Wednesday, August 17, 2005

Sinn Féin and Policing

Sinn Féin persuading the IRA to disarm - or at least kicking off the process which let to it - was a Big move because it was a departure from old ways. It says it's dedicated to peaceful politics, dialogue and persuasion, and the evidence agrees. But its elected representatives still refuse to take their places on local Policing Boards, claiming the PSNI is a sectarian gopher of the UK government, in cahoots with MI5 and (presumably) enemies of all things Republican. Well, get in there and change it!

In days past, the RUC's main job was to pursue terrorists because they were breaking the law. With the IRA disarmed and inactive, the emphasis of policing has to shift - in fact that process was started after the Good Friday Agreement. The PSNI is more than a new uniform, it has a new management structure and new policies, but you can't blame it for upholding the law. That's what it's there for. It's not perfect, but it's no latter-day Black & Tans either.

Sinn Féin's electoral success means they represent a large swathe of NI citizens. That gives them the right to share in devolved government, but with it come responsibilities. In a democracy, police (not vigilantes) have the job of upholding the law. To make sure they're even-handed they have to be accountable to elected politicians who approve their methods. It's a check-and-balance thing, and Sinn Féin have a responsibility to engage in it, otherwise they're failing to represent their constituents in matters of policing which have been a continual gripe since 1969. Even today's Belfast Telegraph carries a story where Ballymena Republican march organiser Paddy Murray says he was treated unfairly at a vehicle check. Isn't it incumbent on Sinn Féin to change things from the inside?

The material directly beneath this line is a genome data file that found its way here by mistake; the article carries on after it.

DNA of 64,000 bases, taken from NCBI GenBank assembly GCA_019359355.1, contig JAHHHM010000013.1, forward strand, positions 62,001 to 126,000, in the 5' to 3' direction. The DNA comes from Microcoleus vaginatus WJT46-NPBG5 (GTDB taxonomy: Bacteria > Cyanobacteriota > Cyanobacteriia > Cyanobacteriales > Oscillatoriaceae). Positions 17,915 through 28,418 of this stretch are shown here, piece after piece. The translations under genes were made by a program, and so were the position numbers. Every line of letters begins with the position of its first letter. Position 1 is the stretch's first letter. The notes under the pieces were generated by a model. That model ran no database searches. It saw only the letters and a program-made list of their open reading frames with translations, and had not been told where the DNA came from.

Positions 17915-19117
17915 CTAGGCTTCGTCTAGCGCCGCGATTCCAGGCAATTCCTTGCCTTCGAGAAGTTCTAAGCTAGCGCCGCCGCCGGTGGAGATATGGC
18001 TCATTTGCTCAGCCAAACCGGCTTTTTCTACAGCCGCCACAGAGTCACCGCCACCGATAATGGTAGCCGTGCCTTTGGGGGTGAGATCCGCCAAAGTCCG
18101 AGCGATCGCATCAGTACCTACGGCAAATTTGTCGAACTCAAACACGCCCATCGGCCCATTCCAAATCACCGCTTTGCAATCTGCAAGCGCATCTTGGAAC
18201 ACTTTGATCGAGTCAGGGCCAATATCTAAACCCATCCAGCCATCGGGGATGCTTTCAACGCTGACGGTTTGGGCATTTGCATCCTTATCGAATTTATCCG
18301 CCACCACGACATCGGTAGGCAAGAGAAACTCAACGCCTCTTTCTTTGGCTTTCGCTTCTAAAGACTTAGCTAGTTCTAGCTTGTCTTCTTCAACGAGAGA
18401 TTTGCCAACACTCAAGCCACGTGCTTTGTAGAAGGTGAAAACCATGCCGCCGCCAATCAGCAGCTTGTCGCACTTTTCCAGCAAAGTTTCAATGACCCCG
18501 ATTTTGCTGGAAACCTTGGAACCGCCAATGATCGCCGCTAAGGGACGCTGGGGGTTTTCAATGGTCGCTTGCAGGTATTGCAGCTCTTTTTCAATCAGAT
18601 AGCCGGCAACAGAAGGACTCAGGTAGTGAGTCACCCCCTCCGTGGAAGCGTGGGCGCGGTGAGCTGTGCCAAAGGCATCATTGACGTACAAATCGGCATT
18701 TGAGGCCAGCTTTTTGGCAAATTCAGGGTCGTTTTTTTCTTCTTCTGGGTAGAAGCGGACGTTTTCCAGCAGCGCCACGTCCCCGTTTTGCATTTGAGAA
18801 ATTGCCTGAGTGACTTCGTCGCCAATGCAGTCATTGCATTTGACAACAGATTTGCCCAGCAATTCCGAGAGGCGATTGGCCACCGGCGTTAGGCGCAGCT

Bear with me when I say this: it's no longer acceptable for Sinn Féin to stay off the Policing Boards and hurl brickbats at the PSNI. They must join the other party representatives, get in there and use their influence to help make the PSNI a force supported by all but hardened criminals.

Now, I know that's a considerable challenge for a party whose armed wing waged a guerilla war against the police, but we're in a new ball game now and - as a democratic outfit - Sinn Féin shouldn't shun this responsibility. Maybe it has legitimate tactical reasons for holding back right now, I don't know. But, with the IRA being stood down, it should at least make membership a declared intention.

In the last 25 years Sinn Féin has matured from an extremist grouping on the periphery to a democratic party at the centre of modern politics. Now do the next Big Thing, Gerry:
Join the Unionists, the SDLP and the Alliance on Policing Boards and take your rightful opportunity to help shape policing in Northern Ireland.

2 Comments:

At 10:17 p.m., Anonymous levee said...

John, once again a well-stated piece! I sincerely hope some of our politicians are reading your blog!

Seriously, though, have you ever considered starting your own party?

 
At 11:03 p.m., Anonymous John said...

Er, no. But if you bring a six-pack ...

BU

 

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